1. I really get so excited when I see you have a new article up. Those two salads look perfect as side dishes for the upcoming holidays. I’m always trying to liven up cauliflower but that Brussel sprouts recipes speaks my love of this veggie. I hear you about the heat of the south during the summer. We took off twice in October just so we could get a dash of fall weather after the heat of the Texas summer. It’s been 2 years living in TX and I long for a cooler climate.

    • Hi Riley, it’s great to hear from you – thank you for your comments! I think these are two veggies that don’t get enough love (or are down right abused!) I hope these recipes encourage others to have them more often. Have a wonderful TG!

  2. Both of those salads look and sound so good! I just love your blogs.

  3. yummy!

  4. What a beautiful dishes Kelly ! Fresh brussel sprouts and crispy bacon are always a tasty combination ! Thanks for sharing and have a great week end :)

  5. Both of these look great but I am intrigued by the brussels sprout salad- it sounds like a taste of fall with the apple and bacon!

  6. This looks fabulous! I’ve made it this afternoon for a potluck this evening, but I have a question. Apples are a source of pectin and when I simmered down the apple (I didn’t have fresh juice, I used fresh cider) it turned into an apple jelly. I used it anyway, but the dressing is pretty thick. Did that happen because I used cider? If not, how did you deal with this when you made it?

    • Just want to report that the Brussels Sprout salad was a great success at the potluck (several people now have links to your website because they wanted the recipe). But I still have the question about the apple juice. I think next time I will mix it with the mustard while it is still hot, before it gels. Also, this time, at the last minute I thinned the sauce a little with straight cider (maybe a half a tablespoon – I was making a double batch) because it was so thick, I think because of the gelled cider.

    • Hi Cynthia! Thank you for your comments and questions :) Maybe you shouldn’t reduce the cider as much, my intention for the vinaigrette is to concentrate the apple flavor without it being diluted – so it’s not necessary to reduce it all the way, you may have to adjust the flavors a bit. And that’s a great idea to make the vinaigrette while the cider is still warm. Let me know how it turns out next time.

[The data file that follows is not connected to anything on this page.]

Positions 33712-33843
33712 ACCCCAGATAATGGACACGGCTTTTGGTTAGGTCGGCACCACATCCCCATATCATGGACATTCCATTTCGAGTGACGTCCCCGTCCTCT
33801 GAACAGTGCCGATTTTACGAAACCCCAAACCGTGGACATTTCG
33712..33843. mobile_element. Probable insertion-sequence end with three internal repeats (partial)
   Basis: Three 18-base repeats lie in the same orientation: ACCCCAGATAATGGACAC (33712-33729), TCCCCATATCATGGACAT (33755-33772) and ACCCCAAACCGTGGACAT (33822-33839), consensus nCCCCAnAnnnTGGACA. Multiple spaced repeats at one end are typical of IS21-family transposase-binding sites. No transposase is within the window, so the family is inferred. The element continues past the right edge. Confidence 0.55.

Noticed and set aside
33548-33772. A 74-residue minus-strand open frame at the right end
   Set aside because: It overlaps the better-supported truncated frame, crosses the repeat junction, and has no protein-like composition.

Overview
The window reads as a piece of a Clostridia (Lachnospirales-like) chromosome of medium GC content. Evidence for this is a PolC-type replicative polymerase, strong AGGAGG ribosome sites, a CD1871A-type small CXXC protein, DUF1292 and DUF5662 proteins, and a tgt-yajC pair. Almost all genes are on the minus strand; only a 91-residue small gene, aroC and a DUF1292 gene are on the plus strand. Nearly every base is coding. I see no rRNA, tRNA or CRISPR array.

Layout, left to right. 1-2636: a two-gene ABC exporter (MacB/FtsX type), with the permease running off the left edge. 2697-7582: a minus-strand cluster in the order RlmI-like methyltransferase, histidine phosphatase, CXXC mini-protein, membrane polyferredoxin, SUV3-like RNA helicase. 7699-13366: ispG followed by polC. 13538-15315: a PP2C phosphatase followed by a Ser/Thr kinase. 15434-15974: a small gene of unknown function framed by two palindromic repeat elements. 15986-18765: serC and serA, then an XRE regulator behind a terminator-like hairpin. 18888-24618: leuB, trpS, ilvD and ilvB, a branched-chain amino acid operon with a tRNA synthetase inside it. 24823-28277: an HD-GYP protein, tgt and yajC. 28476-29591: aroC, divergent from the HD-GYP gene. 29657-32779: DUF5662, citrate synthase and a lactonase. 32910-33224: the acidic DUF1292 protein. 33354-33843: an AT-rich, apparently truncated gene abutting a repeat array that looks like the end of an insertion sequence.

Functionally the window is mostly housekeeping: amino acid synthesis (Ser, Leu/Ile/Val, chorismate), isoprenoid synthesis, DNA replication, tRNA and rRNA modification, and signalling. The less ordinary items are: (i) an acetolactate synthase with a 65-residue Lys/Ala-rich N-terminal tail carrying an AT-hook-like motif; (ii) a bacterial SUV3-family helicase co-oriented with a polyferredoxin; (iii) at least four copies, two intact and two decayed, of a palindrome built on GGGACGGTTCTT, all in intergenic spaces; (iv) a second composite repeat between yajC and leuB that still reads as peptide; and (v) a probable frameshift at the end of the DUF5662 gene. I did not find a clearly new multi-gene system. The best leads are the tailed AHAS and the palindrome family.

• Hi Kelly,
        I made it again tonight. This time I reduced the cider only to about 3 tbs instead of all the way to 2, and I added it while still pretty warm. It worked great. I think the cider already has a more concentrated apple flavor than the fresh pressed juice would anyway, so i didn’t find any adjusting necessary. Both times I did need to strain the cider, since it has some solids that come out as it simmers.

        It strikes me that the quality of bacon one uses could affect the final flavors a lot. I used some delicious nitrite-free bacon from a local farm store – it’s more robust in its physical being and more subtle in flavor that the grocery store varieties.

        Thanks for a great recipe.

      • I’m glad it turned out–and I’m glad to see you are making this recipe your own! When I use bacon I usually use nitrate free – it just seems better to me all around :)
        Great to hear from you!

      • Thank for putting these DELICIOUS recipes online so we can use them! (Not to mention the pleasure of the beautiful photography).

      • BTW – didn’t mean to imply in any way that cider is better than your original recipe. I just happen to often have cider this time of year, and when I do it needs to be used because we live minimal refrigeration. So thanks for the suggestion on how to make it work and it was fun to know what effect you were shooting for with that part of the recipe.

  7. I made your cauliflower salad and your wheat berry salad today and I am so delighted with the results. I typically cook all day Sunday so that I have a week of great lunches ahead–I am beyond excited for these salads this week, and to continue to play on your kitchen sink formula. Thank you for the great recipes!